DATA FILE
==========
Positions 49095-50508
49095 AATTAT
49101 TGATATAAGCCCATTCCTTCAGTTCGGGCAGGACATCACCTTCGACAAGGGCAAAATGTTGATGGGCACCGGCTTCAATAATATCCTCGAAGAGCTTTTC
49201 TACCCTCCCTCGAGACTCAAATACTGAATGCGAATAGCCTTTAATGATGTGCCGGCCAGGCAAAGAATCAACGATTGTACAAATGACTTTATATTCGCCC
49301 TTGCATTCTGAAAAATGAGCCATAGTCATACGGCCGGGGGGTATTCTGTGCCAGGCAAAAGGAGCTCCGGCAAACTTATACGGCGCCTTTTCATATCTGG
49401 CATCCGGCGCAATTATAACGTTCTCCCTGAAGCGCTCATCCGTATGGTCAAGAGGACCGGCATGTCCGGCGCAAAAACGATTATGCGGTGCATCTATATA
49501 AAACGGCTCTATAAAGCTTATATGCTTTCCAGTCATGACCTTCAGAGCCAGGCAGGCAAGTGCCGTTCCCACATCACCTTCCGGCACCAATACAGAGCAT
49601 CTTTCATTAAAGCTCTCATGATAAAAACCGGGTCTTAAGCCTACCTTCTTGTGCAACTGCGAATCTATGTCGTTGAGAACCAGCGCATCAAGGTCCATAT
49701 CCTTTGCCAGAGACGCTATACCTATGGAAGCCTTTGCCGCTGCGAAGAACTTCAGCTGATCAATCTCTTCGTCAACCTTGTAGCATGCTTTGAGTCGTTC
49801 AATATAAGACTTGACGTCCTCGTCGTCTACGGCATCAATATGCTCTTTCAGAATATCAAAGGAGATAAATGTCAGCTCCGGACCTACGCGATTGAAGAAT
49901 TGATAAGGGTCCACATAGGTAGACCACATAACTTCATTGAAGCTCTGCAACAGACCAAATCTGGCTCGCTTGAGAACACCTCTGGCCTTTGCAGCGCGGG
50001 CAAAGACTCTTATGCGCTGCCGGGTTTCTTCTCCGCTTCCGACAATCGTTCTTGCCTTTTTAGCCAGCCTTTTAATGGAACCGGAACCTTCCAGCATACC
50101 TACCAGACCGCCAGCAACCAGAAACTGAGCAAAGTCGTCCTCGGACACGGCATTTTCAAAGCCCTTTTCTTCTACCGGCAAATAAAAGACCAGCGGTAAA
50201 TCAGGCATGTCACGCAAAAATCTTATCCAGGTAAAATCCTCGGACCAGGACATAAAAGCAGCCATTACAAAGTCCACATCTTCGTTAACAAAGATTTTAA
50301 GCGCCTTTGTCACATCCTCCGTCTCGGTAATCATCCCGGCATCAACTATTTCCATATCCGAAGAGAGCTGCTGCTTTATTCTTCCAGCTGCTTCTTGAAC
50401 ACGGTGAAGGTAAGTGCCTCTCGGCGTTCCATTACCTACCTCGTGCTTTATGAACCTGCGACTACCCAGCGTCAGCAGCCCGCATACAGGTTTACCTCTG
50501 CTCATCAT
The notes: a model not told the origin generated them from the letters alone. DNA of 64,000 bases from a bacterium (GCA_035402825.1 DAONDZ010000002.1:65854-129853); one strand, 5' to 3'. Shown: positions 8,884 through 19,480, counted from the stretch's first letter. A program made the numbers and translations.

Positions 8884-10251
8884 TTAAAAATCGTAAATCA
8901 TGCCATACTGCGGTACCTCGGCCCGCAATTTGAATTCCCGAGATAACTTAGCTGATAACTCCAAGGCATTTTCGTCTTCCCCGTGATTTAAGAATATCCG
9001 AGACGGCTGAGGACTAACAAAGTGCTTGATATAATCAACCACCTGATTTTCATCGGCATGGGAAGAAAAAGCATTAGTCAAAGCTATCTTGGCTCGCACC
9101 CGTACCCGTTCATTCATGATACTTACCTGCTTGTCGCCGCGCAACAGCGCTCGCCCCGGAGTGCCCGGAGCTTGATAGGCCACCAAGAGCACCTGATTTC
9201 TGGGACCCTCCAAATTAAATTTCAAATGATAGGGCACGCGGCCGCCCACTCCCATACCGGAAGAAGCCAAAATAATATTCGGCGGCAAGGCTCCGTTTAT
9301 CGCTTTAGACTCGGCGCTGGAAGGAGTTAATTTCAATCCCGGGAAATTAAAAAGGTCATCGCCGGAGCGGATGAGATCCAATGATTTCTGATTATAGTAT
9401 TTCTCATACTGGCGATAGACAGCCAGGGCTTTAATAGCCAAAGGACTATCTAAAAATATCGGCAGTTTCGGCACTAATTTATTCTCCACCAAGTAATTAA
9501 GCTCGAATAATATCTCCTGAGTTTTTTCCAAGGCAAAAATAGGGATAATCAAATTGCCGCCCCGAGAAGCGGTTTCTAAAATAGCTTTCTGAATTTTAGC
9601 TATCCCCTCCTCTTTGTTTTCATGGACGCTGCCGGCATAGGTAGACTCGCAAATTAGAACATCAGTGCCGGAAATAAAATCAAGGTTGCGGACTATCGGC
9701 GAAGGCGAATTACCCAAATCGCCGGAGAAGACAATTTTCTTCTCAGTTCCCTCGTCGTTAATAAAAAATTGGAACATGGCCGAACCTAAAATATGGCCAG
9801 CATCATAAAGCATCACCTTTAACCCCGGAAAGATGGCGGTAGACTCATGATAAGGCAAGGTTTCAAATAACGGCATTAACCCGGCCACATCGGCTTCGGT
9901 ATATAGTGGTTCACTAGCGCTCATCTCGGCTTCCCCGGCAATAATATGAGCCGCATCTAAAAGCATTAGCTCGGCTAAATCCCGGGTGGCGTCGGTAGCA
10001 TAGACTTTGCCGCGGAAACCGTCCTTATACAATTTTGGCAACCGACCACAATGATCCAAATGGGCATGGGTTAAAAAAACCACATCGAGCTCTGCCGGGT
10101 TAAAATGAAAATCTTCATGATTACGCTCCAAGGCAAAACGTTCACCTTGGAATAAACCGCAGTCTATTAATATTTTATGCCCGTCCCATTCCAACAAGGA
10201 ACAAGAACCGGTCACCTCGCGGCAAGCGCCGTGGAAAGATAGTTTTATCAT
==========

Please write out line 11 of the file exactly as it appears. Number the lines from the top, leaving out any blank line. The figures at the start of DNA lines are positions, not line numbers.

49901 TGATAAGGGTCCACATAGGTAGACCACATAACTTCATTGAAGCTCTGCAACAGACCAAATCTGGCTCGCTTGAGAACACCTCTGGCCTTTGCAGCGCGGG